Malls transition to new models to thrive in the changing market

Service providers, co-working spaces and digital connections all offer value

Mall formats and layouts have been evolving since the ‘90s. The declining relevance of big-box stores, changing consumer shopping trends and movement toward ecommerce have all taken a bite in recent years.

The COVID-19 pandemic isn’t necessarily driving new trends as much as speeding up trends that were already happening, says Robin Trantham, a consultant with CoStar Advisory Services.

“Heading into the pandemic, malls were already seeing rising vacancies and were in a precarious position,” Trantham says. “For a while retailers were taking a ‘wait and see’ approach, but in the last month we’ve seen an acceleration in permanent closures.”

Mall of America entrance

‘A domino effect’

Several prominent mall tenants have announced closures, financial troubles and bankruptcies in recent months. The closure of major anchor stores can create a domino effect including a loss of foot traffic, especially in malls where prominent entrances flow through the anchor tenants’ doorways.

It also can motivate many inline tenants to utilize their co-tenancy clauses to break their leases. “A tenant with that large of a footprint is going to have a big impact and it will have a ripple effect moving forward,” Trantham says.

All this comes at a time when malls are facing additional costs related to increased air purification, sanitizing surfaces and providing PPE equipment for employees. In addition, many state laws mandate reduced capacity and the enforcement of social distancing and mask-wearing.

Even malls that can open face higher overhead with less revenues and a consumer base likely to have less discretionary income once unemployment benefits run out, says Mark Cohen, director of retail studies at Columbia Business School. As financial pressures mount and malls scramble to reduce costs, some might cut back on things like maintenance and security — which makes them less attractive to other shoppers and tenants.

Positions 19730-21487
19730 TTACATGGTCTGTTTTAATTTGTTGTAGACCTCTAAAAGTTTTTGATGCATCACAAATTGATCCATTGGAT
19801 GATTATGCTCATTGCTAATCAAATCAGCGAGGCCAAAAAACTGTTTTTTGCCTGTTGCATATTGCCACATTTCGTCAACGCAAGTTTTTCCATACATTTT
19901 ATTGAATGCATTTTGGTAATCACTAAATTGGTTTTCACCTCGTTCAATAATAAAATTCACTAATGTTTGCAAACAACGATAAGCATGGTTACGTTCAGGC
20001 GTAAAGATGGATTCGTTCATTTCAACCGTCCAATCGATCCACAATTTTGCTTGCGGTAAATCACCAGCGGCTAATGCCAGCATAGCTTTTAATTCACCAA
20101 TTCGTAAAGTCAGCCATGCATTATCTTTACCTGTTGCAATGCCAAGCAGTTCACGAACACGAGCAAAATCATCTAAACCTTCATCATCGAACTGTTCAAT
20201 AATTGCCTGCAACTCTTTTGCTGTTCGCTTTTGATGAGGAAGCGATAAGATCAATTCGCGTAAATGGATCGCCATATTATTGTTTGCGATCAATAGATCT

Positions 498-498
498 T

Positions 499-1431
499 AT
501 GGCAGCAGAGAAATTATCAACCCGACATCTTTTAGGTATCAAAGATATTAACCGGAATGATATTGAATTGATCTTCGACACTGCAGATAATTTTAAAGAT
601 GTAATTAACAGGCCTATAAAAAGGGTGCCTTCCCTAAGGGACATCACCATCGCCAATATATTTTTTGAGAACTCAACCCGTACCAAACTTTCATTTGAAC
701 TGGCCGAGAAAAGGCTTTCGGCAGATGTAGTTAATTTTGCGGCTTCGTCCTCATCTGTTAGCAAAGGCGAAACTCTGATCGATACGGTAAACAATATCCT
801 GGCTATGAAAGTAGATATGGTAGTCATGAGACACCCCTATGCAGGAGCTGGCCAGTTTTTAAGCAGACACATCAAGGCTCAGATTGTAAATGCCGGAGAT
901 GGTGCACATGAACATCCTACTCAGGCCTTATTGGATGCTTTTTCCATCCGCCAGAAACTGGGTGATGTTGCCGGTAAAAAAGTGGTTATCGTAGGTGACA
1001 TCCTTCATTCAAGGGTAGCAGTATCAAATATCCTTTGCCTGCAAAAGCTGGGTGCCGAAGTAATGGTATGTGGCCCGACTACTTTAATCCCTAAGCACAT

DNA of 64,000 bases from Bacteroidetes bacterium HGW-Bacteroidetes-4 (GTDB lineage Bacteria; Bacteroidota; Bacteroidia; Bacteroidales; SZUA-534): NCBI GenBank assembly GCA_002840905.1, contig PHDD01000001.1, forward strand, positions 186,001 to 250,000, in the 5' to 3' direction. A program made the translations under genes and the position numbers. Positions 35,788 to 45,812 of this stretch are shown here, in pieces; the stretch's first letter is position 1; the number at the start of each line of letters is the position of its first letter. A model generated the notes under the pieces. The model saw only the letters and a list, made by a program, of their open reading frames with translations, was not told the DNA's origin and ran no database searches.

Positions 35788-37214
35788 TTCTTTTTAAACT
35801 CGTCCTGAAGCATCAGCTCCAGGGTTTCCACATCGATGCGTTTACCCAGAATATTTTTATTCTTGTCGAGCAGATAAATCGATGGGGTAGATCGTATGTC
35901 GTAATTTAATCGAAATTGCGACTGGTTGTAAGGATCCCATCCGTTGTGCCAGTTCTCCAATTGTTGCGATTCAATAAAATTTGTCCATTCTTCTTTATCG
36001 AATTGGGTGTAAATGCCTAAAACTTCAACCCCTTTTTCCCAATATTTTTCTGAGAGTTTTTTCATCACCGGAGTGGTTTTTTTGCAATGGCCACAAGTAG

“There are malls facing an increasing drumbeat of business failures,” Cohen say. “In my opinion, we have a couple of years of tiered crisis that have to be overcome.”

Repurposing the space

Malls might be in a tough situation, but they offer shopping and socialization opportunities that make them attractive in the long-term, says Amit Shah, chief strategy officer and U.S. general manager at VTEX.

While consumers are currently cautious about public spaces, they will eventually return to their social instincts and see the value of having many retailers in one location.

One trend likely to continue is the repurposing of mall spaces to include more “live/work/play” amenities with a mix of retail, restaurants, entertainment, apartments and office space. As many facilities repurpose as “lifestyle spaces,” some are leasing out space to providers like doctors and insurance companies, Cohen says.

“There are many big AAA malls that will continue to be viable because customers still want to shop there,” Cohen says.

In addition, the surge in remote work is driving more interest in co-working spaces, says Deborah Weinswig, CEO and founder of Coresight Research. Co-working spaces were already starting to sprout up in malls and shopping centers prior to the pandemic, as they offered prime attractive space to expand into suburbs.

In 2019, co-working company Industrious secured 40,000 square feet at a former Barney’s location in the Fashion Square Mall in Scottsdale, Ariz. Many malls offer not only space but established amenities like dining, entertainment and nearby fitness centers, Weinswig says.

“We’re hearing from some of the leaders of the shared workspaces who are already in talks with mall landlords,” she says. “This is in progress.”

Connecting with digital

As malls continue to repurpose their spaces, many are looking to technology to make their properties more attractive and better connect with digital consumers. Services like digital concierges, mobile apps and mapping along with curbside pickup can support safer shopping, and help retailers offer a more Amazon-like experience with instant fulfillment.

“Can they create an online shopping experience that enables consumers to buy across all the stores, go to the mall and pick up their purchases?” Shah says. “It’s another way of creating convenience and helping the customer.”

In June, Tanger Outlets released a virtual shopper app that connects consumers with a personal Tanger associate who recommends selections from each store, gathers the merchandise and makes it available for pickup.

“With the well-being of our customers being a top priority, we wanted to provide more options for those who may not be ready to visit us in-person but still want to experience the fun and savings Tanger has to offer,” says Stephan Yalof, COO and president.

Within malls, the most successful brands are investing in digital initiatives and upgrading the in-store experience. Many are using their locations as mini-distribution hubs and fulfillment centers for online orders. Other strategies to entice customers into stores include flash sales, deals and in-store specials. Some are also offering VIP experiences where customers can schedule appointments to try on apparel.

“Investing and spending the time to make that in-store experience better and more personalized is one way to get people to appreciate the store as opposed to online,” Shah says.

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